Immunocompromised-Associated Pediatric Acute Respiratory Distress Syndrome: Experience From the 2016/2017 Pediatric Acute Respiratory Distress Syndrome Incidence and Epidemiology Prospective Cohort Study

Pediatr Crit Care Med. 2024 Apr 1;25(4):288-300. doi: 10.1097/PCC.0000000000003421. Epub 2024 Jan 18.


Objectives: To characterize immunocompromised-associated pediatric acute respiratory distress syndrome (I-PARDS) and contrast it to PARDS.

Design: This is a secondary analysis of the 2016-2017 PARDS incidence and epidemiology (PARDIE) study, a prospective observational, cross-sectional study of children with PARDS.

Setting: Dataset of 145 PICUs across 27 countries.

Patients: During 10 nonconsecutive weeks (from May 2016 to June 2017), data about immunocompromising conditions (ICCs, defined as malignancy, congenital/acquired immunodeficiency, posttransplantation, or diseases requiring immunosuppression) were collected.

Interventions: None.

Measurements and main results: Of 708 subjects, 105 (14.8%) had ICC. Before the development of I-PARDS, those with ICC were more likely to be hospitalized (70% vs. 35%, p < 0.001), have more at-risk for PARDS ( p = 0.046), and spent more hours at-risk (20 [interquartile range, IQR: 8-46] vs. 11 [IQR: 4-33], [ p = 0.002]). Noninvasive ventilation (NIV) use was more common in those with ICC ( p < 0.001). Of those diagnosed with PARDS on NIV ( n = 161), children with ICC were more likely to be subsequently intubated ( n = 28/40 [70%] vs n = 53/121 [44%], p = 0.004). Severe PARDS was more common (32% vs 23%, p < 0.001) in I-PARDS. Oxygenation indices were higher at diagnosis and had less improvement over the first 3 days of PARDS ( p < 0.001). Children with I-PARDS had greater nonpulmonary organ dysfunction. Adjusting for Pediatric Risk of Mortality IV and oxygenation index, children with I-PARDS had a higher severity of illness-adjusted PICU mortality (adjusted hazard ratio: 3.0 [95% CI, 1.9-4.7] p < 0.001) and were less likely to be extubated alive within 28 days (subdistribution hazard ratio: 0.47 [95% CI, 0.31-0.71] p < 0.001).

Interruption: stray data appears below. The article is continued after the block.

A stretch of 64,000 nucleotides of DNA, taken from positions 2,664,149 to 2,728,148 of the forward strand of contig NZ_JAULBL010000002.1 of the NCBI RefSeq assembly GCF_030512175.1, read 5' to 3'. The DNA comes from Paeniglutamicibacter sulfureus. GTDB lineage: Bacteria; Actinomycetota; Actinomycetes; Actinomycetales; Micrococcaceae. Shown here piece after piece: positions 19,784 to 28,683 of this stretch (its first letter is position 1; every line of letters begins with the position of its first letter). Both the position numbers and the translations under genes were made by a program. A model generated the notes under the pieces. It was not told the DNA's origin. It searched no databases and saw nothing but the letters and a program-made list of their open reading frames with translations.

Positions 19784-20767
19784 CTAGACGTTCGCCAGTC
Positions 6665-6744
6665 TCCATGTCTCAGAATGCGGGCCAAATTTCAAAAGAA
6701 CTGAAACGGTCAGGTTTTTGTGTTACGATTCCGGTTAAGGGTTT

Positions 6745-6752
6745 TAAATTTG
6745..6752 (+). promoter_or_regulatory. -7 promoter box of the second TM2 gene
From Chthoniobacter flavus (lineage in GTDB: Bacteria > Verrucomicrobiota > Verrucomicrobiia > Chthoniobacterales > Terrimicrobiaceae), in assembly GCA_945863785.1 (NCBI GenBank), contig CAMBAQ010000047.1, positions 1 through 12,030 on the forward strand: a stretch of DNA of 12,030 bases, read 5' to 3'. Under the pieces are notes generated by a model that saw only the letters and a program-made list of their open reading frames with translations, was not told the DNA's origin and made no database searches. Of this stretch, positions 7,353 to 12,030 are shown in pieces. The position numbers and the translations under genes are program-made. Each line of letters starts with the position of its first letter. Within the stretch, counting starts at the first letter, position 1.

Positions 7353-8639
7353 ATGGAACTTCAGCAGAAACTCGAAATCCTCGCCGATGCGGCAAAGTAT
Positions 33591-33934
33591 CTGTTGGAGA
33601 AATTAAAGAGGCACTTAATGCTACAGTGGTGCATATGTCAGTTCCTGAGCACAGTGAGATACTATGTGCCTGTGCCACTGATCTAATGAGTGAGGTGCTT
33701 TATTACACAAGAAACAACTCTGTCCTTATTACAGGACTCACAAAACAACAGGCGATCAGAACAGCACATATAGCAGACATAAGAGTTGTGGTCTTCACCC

Conclusions: I-PARDS is a unique subtype of PARDS associated with hospitalization before diagnosis and increased: time at-risk for PARDS, NIV use, hypoxia, nonpulmonary organ dysfunction, and mortality. The opportunity for early detection and intervention seems to exist. Dedicated study in these patients is imperative to determine if targeted interventions will benefit these unique patients with the ultimate goal of improving outcomes.

Publication types

  • Observational Study

MeSH terms

  • Child
  • Cross-Sectional Studies
  • Humans
  • Incidence
  • Multiple Organ Failure*
  • Prospective Studies
  • Respiration, Artificial / adverse effects
  • Respiratory Distress Syndrome*